Curated by Martina Cavallarin
February 27 - April 03, 2010
Latitudes | Longitudes is a collective exhibition for single voices, an exhibition that makes use of the presence of works by artists who collaborate with the Michela Rizzo Gallery, diversifying by culture, generation, geographical area, language, and poetic code.
The geographic latitude and longitude are the coordinates that allow you to find a point, thus establishing the conjunction that is prescribed in the exhibition for differences and comparisons.
In the halls of the Venetian gallery, the temperature varies, passing from the primordial sculptures of the New Yorker Richard Nonas to the unrivalled aesthetic perfection of the Californian Barry X Ball, from the volumes of the Australian Lawrence Carroll to the conceptual signs of the Venetian Maria Teresa Sartori. The walls support the sheet metal mechanisms by Francesco Bocchini from Romagna, the ironic and unsettling works of the Bassano Antonio Riello and the Macedonian Robert Gligorov, and the alienating refinement of the Venetian Giovanni Rizzoli. The atmosphere becomes magical-religious with the idols of the Italian Argentine Sebastiano Mauri up to the "plastic souls" of the video Packaging's Life by Silvio Giordano and the processuality of the works of the New Zealander David Rickard.
Latitudes | Longitudes revolve around the coexistence of different obsessions organized in a structure of controlled chaos, modulated with variable languages, but which presupposes technical research, the different identities of the presences, the dangerous stratifications, the tension between the visible and the invisible, the sedimentations of experiences always to be checked, constantly to be undertaken.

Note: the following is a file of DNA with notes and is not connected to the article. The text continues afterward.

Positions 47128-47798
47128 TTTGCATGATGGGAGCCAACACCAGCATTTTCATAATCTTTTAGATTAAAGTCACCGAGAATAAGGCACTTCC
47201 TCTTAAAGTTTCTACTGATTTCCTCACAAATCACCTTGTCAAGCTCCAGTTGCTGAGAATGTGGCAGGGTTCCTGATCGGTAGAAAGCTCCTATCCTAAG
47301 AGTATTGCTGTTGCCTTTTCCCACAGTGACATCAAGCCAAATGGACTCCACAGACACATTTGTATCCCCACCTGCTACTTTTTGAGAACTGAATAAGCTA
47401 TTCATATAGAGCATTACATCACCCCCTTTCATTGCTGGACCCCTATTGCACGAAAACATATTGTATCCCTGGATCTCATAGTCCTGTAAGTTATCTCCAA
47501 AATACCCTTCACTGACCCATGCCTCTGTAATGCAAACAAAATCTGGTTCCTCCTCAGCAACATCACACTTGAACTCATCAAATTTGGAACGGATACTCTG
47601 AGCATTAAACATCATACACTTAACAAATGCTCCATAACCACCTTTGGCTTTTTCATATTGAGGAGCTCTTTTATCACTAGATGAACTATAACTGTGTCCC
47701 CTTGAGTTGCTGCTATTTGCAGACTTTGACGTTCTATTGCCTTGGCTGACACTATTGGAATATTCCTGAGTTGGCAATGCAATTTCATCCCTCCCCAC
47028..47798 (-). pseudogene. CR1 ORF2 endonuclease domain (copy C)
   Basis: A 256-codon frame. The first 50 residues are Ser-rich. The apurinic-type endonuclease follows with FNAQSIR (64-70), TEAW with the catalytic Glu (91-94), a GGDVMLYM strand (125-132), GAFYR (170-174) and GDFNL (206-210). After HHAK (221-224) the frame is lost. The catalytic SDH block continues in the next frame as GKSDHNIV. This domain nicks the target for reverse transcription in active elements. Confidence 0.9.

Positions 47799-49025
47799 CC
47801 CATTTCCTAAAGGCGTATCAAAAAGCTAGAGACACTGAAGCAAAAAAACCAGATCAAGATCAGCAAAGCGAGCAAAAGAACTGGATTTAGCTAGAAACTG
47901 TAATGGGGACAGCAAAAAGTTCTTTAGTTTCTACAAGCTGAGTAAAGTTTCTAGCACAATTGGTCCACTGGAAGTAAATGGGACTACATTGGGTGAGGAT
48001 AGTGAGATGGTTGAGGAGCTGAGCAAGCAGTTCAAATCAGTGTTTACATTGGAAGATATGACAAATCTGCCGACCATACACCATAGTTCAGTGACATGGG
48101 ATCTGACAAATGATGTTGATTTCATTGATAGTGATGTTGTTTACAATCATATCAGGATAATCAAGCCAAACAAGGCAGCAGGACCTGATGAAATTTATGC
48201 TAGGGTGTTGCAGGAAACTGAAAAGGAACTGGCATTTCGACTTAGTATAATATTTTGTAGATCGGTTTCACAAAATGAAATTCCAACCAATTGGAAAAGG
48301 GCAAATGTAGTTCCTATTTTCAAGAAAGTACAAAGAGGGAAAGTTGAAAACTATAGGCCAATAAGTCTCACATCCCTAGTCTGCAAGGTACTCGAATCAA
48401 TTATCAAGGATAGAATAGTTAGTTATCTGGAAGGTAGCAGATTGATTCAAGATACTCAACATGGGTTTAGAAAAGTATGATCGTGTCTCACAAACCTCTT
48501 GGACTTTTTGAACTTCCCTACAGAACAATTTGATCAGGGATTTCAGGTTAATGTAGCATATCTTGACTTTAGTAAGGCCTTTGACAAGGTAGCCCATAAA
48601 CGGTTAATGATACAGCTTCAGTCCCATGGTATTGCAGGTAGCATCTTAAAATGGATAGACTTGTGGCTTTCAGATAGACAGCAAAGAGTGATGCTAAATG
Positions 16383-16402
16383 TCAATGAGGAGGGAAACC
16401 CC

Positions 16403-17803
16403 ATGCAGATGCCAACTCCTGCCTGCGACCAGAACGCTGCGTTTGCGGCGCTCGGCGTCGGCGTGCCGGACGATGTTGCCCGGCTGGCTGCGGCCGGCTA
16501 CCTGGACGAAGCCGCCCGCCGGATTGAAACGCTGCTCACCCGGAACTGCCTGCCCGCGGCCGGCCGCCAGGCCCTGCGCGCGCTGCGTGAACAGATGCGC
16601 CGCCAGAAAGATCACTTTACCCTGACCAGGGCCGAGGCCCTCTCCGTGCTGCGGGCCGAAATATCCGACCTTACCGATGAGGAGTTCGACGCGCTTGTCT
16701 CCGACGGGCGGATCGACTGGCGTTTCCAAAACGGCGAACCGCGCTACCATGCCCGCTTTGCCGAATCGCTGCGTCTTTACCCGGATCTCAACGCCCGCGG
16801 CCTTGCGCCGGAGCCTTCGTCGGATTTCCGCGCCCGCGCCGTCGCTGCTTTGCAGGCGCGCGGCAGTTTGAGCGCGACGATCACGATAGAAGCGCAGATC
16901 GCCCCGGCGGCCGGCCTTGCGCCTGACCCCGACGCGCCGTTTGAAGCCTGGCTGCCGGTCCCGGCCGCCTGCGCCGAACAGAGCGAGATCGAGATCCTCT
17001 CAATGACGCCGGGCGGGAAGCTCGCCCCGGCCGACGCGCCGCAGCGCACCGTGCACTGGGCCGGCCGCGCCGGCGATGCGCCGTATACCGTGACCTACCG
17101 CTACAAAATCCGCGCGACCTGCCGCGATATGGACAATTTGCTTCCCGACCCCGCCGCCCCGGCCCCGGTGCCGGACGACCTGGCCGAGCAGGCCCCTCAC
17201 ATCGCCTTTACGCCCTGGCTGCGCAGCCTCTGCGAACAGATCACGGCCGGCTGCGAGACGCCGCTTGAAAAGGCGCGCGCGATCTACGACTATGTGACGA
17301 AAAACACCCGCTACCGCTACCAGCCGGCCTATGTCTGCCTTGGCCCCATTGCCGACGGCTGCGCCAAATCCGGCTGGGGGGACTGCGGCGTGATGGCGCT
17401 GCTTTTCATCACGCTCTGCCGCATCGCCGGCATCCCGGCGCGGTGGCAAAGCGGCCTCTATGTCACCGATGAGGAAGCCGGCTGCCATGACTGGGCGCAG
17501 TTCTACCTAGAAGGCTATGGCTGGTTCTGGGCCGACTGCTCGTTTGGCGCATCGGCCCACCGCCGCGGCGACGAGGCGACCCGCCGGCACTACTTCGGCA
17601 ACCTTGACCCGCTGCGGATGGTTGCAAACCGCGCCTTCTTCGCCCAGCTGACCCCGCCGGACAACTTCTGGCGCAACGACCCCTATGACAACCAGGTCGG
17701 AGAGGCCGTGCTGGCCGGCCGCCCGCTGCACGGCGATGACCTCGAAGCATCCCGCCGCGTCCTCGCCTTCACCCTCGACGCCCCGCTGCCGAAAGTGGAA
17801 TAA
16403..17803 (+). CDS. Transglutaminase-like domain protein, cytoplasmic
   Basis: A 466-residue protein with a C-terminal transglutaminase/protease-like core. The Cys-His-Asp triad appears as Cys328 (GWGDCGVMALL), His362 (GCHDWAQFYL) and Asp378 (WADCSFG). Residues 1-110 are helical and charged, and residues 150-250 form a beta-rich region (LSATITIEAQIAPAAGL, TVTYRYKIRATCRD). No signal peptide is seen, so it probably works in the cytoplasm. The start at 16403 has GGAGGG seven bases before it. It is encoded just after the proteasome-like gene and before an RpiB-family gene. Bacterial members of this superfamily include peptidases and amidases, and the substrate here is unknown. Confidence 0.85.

Barry X Ball was born in 1955 in Pasadena, CA and lives and works in New York.
He has reinvigorated the age-old tradition of figurative sculpture through the use of unconventional materials and methods. Ball employs a complex array of equipment and procedures to realize his sculptures, ranging from the cutting edge to the traditional, from 3D digital scanning, virtual modeling, 3D printing, and computer-controlled milling to hyper-detailed hand carving and polishing. Although paying reverent homage to their historical antecedents, they are completely new. With their simultaneous fever-pitch intensity and surreal stillness, Barry X Ball’s bravura works make an expansive case for the reconsideration of contemporary sculptural practice.
Ball’s art has been exhibited at Nasher Sculpture Center, Ca' Pesaro in conjunction with la Biennale di Venezia, Villa Panza, Powerhouse Museum / Museum of Applied Arts & Sciences, Frist Center for the Visual Arts, Casa Vasari, Museum of Arts and Design, Bass Museum of Art, Ca' Rezzonico in conjunction with la Biennale di Venezia, PS 1 Contemporary Art Center, SITE Santa Fe, Ballroom Marfa, Galerie Nationale du Jeu de Paume, Magasin 3 Stockholm Konsthall, Le Printemps de Septembre, Domaine de Kerguéhennec, Kunsthalle Krems, Museo Cantonale d'Arte, me Collectors Room Berlin, Modemuseum Hasselt, Beijing Today Art Museum, Museo di arte moderna e contemporanea di Trento e Rovereto, Le Quartier, Centre d'art contemporain de Quimper, Musée d'art contemporain de Lyon, and at many international contemporary galleries and art fairs.
His work is in the collections of the Hammer Museum, San Francisco Museum of Modern Art, The Norton Museum of Art, The Maramotti Collection, Le Fonds régional d'art contemporain Bretagne, Magasin 3 Stockholm Konsthall, Museo Cantonale d'Arte, Museo di arte moderna e contemporanea di Trento e Rovereto, The Berlingieri Collection, The Olbricht Collection, and The Panza Collection.